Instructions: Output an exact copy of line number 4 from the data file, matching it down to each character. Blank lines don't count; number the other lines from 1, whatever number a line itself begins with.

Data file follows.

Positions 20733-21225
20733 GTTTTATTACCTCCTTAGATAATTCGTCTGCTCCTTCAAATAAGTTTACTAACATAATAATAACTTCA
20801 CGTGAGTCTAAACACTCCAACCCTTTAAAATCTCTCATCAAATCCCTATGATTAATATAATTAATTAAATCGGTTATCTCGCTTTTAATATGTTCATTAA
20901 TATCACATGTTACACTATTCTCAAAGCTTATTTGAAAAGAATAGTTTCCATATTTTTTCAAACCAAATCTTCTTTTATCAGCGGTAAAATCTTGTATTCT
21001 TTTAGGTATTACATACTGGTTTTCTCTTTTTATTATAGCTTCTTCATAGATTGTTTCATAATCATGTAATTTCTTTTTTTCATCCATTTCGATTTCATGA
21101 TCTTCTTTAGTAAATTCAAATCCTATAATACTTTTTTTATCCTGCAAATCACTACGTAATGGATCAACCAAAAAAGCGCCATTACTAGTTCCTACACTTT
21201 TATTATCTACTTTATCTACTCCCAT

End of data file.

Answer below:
20901 TATCACATGTTACACTATTCTCAAAGCTTATTTGAAAAGAATAGTTTCCATATTTTTTCAAACCAAATCTTCTTTTATCAGCGGTAAAATCTTGTATTCT